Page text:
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Department of Defense schools will soon announce closure dates for the coming academic year as they prepare to furlough educators after significant defense cuts, a situation the department’s education director said was unavoidable.

“The fact (DOD) had to even do it at all makes some statement at how difficult the financial situation is for the department,” Marilee Fitzgerald, director of DOD’s Education Activity, told reporters Wednesday.

Defense officials expect to save $23 million by closing schools on the five days that teachers are furloughed in September and by furloughing other DODEA employees, including principals and administrators, up to 11 days, Fitzgerald said.

All of the nearly 200 military-run schools will be affected, as will their 84,000 students, more than two-thirds of whom are overseas.

DODEA will rely on teachers to compensate for the missed lessons in the remaining 178 days of the school year, something many are accustomed to doing due to the transitory nature of military families between bases.

“They know how to make up time,” she said. “They do this every day.”

The furloughs are a response to $41 billion in cuts to fiscal 2013 programming due to the automatic sequestration that took effect in March. Most of the Defense Department’s nearly 800,000 civilians face up to 11 days of furloughs; officials lowered the number for teachers to mitigate the impact on students.

Like other civilians, teachers will first receive a 30-day advance notice of impending furloughs, after which they will have seven days to request exemptions. Few exemptions are expected to be granted, and Fitzgerald said Monday that she’ll have no say in those decisions, which follow preset guidelines.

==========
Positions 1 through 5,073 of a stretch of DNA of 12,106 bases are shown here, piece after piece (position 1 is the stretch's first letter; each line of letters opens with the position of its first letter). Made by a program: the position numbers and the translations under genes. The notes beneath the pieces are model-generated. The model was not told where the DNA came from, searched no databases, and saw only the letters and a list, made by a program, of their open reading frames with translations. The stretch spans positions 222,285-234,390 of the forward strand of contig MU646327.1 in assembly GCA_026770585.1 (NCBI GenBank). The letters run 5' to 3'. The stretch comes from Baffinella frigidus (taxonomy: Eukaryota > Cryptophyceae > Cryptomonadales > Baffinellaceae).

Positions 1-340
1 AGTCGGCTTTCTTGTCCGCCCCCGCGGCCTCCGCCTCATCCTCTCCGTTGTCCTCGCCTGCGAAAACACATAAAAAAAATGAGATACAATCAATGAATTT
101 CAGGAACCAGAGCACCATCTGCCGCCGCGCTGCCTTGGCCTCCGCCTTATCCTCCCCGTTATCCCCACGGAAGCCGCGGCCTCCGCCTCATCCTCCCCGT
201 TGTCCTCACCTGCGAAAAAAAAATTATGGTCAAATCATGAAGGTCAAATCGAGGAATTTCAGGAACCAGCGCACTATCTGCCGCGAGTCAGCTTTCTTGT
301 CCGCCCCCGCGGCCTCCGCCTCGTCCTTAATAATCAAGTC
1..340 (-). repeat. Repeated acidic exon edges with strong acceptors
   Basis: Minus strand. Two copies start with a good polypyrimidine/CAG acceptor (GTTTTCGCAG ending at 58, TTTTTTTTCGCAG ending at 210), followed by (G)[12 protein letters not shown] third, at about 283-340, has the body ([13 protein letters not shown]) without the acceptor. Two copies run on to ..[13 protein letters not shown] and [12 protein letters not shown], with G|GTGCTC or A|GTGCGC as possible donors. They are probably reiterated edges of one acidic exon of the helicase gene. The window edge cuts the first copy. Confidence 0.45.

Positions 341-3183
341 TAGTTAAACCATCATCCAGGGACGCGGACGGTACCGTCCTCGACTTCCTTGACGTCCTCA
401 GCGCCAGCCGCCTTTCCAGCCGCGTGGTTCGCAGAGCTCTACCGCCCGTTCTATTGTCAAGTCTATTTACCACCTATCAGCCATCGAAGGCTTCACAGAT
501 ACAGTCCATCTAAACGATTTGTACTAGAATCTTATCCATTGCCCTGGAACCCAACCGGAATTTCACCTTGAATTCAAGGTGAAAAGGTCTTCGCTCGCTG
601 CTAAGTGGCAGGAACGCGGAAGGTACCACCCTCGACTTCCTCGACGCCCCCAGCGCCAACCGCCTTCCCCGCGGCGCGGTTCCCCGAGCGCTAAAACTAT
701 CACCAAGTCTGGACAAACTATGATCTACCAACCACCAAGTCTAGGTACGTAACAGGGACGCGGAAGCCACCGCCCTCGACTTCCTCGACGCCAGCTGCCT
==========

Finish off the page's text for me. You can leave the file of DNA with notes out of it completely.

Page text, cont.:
Fitzgerald said the five-day figure was reached after officials weighed requirements for school accreditation, a full curriculum and special testing needs — such as advanced placement and graduation tests — against savings needs across the department. Spending in other DODEA areas, including maintence, already has been lowered.

“Many other accounts were looked at and scrutinized carefully before this decision was made,” she said.

Fewer school days means a tighter margin of error in the case of bad weather or other circumstances. DODEA needs a minimum of 175 school days to meet curriculum expectations, Fitzgerald said, a mere three days less than what is planned for the coming year.

School systems at each military base will set their own furlough dates, likely the same in each school to make planning easier for parents with children across different grades. The days will be taken weekly, and schools will be closed to teachers and students on those days.

Child care will remain open on furlough days, as required by the Secretary of Defense in a May 14 memo.

Some extracurricular activities, including sports, may need to be rescheduled in light of furloughs, Fitzgerald said, but most after-school activities will continue since they occur after the regular duty day.

Some 11,000 educators will be affected by the furloughs, as well as up to 8,000 other DODEA employees, she said.

Parents can learn local closure dates by checking their schools’ websites, she said. Twitter: @sjbeardsley

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